As shown in the drawings for purposes of illustration, the present invention resides in a precision safety shut-off valve (FIG. 1) designed to automatically respond to a detected rapid flow increase (such as that accompanying a pipe rupture) by triggering an automatic fluid shutoff, thereby quickly preventing a total loss of hydraulic power when employed to protect a hydraulic system. The inventive shut-off valve advantageously can be manufactured to reliably and predictably effect shut-off at a predetermined preselected pressure. Moreover, the acute sensitivity of the shut-off device to flow increases downstream allows a leak as small as that presented by, for example, a pressurized hole only slightly larger than 1/16 inch in diameter to be detected, with such detection immediately stimulating complete flow stoppage through the flow sensitive safety device of the present invention.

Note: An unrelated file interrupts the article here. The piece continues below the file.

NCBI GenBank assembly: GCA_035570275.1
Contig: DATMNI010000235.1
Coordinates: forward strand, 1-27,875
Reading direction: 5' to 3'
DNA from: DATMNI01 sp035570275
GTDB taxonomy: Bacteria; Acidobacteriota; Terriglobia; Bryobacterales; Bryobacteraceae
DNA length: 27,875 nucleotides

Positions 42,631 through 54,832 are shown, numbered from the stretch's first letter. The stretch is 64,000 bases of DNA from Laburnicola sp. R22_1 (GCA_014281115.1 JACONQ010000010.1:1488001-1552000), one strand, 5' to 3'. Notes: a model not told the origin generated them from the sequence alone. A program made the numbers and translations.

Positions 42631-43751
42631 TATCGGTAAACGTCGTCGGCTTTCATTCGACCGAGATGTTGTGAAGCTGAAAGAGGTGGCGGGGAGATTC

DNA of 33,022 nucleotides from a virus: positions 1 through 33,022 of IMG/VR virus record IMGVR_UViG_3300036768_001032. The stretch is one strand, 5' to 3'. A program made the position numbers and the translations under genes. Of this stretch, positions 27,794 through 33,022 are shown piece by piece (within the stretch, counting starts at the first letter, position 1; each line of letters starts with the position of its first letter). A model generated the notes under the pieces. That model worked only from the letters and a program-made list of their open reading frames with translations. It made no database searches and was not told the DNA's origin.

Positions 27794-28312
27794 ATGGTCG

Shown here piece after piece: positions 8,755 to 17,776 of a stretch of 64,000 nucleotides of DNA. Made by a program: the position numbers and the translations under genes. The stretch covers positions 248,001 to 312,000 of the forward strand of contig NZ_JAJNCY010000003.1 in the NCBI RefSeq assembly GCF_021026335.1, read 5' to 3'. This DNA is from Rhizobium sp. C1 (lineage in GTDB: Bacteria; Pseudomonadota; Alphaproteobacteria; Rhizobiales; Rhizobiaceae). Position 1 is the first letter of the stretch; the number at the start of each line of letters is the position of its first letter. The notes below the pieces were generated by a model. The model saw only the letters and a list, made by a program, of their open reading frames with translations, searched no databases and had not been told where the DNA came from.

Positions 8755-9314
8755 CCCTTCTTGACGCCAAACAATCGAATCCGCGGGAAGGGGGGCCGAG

In accordance with the present invention, and as illustrated in FIGS. 1 and 2, a shut-off valve 20 is shown in cross section so that the parts and components thereof are more clearly illustrated. The shut-off valve 20 is provided with a main inlet port 22 and a main outlet port 24 located in opposite ends of a valve housing 25 (shown in cut-away in FIGS. 1 and 2). The valve housing 25 may be comprised of brass or another high strength, corrosion resistant metallic material. The preferred material for fabrication of the valve housing 25 is bronze SAE 43. The inside diameters of the inlet and outlet ports 22 and 24 approximately corresponds in size with the inside diameter of pipe line normally used in the flow system. The main inlet port 22 and the main outlet port 24 both include threaded portions 26 (although only the inlet threads are visible) for coupling the invention in-line. Shown installed in the main inlet port 22 is a threaded coupler 28, and similarly screwed onto the main outlet port 24 is a pipe union, or nipple 29. The coupler 28 seats within the valve housing 25 when in threaded engagement therewith and precisely fits therein so that fluid leakage is completely prevented between the coupler 28 and the valve housing 25. To ensure a liquid tight seal, an o-ring gasket 58 (FIGS. 1 and 2) encircles a portion of the coupler 28 which screws into engagement with the threads 26 in the end 34 of the valve housing 25. The pipe fittings 28 and 29 may be used in some installations, or other fittings well known in the art could also be used, as desired, with the size of the pipe fitting depending upon the flow system in which the precision shut-off device is installed. The inlet port 22 and the outlet port 24 will be in fluid communication with an overall flow path that encompasses the fluid flow system to be protected by the present invention. The threaded coupler 28 is considered to define, in part, the inlet port 22.